In the rush of relief I realized that my husband was right (again). No, I hadn’t realized that I was being manipulated, or that I was watching propaganda. That is the power of plays: they take your brains and shape them, wrapping them round new ideas and making them your own. That’s literature’s literal purpose: to inculcate novel ideas.
That’s why words are what the Miri Regevs and the Netanyahus of the world fear so dreadfully: words wind their way into the blood and change attitudes, syllable by syllable, drip by drip. And it’s been this way since once upon the very first time.
Take “Beowulf.”
The first piece of literature that we have in (Old) English is a long, loooong poem first composed somewhere around the eighth century, transcribed into a manuscript some 200 years later, and only entitled “Beowulf” in 1805, around 1,000 years after it was first composed. For two centuries the 3,182 lines, all 43 fits (sections) of them, were memorized by a singer of tales; this scop chanted his lays and lullabies in noble households on his beat, accompanied by the pings and plunks of his lyre.
“Lo! We have heard many a lay / Of the Spear-Danes fame, their splendor of old / Their mighty princes, and martial deeds!” the singer would begin, as the mesmerized family gathered around a massive log fire. Out poured the molten poetry in all its alliterative glory; the noun-phrases striking deep into Old English hearts.
“Spear-Danes” – a two-word noun phrase known as a kenning – is a metaphor for mighty fighters; Danes, the pairing implies, knew well how to wield a weapon. The poem is packed with these lovely images: a “whale-road” is the sea.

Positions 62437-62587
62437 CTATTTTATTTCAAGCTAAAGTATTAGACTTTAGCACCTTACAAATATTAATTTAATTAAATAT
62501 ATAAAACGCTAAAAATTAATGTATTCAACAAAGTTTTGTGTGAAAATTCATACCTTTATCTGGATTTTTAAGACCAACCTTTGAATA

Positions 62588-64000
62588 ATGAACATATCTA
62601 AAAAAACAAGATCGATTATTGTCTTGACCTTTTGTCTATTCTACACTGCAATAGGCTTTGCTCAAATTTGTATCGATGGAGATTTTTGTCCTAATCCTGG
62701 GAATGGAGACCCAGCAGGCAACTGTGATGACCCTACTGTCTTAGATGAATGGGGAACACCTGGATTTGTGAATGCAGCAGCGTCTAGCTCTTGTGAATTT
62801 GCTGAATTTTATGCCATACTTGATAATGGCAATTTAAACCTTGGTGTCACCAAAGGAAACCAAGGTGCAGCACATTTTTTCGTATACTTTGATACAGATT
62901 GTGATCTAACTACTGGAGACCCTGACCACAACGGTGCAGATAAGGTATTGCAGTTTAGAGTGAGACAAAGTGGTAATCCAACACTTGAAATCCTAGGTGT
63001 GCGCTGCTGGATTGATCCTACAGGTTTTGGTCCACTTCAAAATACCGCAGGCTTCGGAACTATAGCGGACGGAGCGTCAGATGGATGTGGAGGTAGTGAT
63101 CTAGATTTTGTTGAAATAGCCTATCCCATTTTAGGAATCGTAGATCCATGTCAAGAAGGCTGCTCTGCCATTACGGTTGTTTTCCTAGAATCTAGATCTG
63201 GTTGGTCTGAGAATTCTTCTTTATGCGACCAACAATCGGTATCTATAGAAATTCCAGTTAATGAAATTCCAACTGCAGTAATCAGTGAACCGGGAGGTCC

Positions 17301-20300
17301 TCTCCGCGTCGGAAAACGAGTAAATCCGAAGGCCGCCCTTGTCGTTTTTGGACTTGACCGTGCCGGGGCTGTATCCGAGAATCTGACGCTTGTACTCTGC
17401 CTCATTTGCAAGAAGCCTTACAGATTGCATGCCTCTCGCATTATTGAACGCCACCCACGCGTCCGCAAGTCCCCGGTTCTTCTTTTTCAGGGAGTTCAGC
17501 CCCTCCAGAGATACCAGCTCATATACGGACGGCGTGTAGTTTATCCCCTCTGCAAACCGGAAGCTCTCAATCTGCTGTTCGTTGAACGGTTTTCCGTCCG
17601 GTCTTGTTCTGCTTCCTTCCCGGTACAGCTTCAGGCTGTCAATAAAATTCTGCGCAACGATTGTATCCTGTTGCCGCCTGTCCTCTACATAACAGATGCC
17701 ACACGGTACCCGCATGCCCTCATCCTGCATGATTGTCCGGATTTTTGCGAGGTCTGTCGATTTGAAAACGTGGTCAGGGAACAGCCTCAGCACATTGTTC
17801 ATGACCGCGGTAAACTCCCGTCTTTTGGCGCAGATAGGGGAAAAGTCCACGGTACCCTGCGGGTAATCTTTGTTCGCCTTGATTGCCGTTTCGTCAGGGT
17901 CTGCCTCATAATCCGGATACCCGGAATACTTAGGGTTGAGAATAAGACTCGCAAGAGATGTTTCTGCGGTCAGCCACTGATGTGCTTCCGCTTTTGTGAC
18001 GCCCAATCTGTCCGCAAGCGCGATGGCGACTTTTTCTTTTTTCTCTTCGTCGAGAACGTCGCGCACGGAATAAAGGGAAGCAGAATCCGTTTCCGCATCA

“Beowulf” extols heroism and fighting the good fight. In an age where Christianity was just beginning to take hold in Britain, the poem moves the audience to feel both the power and glory of God, as well as the transience of life itself. Beowulf, the Geat hero-warrior-king who, by himself, delivers his neighbors from Grendel the Dragon and then from Grendel’s vengeful mom, knows that in the end fate will grab him from behind. Yet while he is still young and virile he easily dispenses with the demon grim, the wretched wight who “bore the curse of Cain / Whereby God punished the grievous guilt of Abel’s murder.”
Good men, the message goes, need not fear marauding monsters and menacing trolls and goblins and giants who battled with God; in the end grimly He will show them who’s boss. Beowulf does great God’s bidding, crossing the whale road to come to the aid of Hrothgar, the Danish King, whose castle was nightly the scene of terrible slaughter as Grendel chomped on warriors galore. When the fiend comes stealing through the shades of enshrouding night for the last time hero B is waiting, and Grendel is not fated to glut his greed. Although he does manage to tear a sleeping thane in pieces, bite through his bones and gulp his blood before gobbling the flesh and greedily gorging on the lifeless corpse, Beowulf springs up to stop the carnage singlehandedly. After an epic struggle, sinews snap and bone joints break, and Baruch Hashem, Beowulf gains the glory of battle.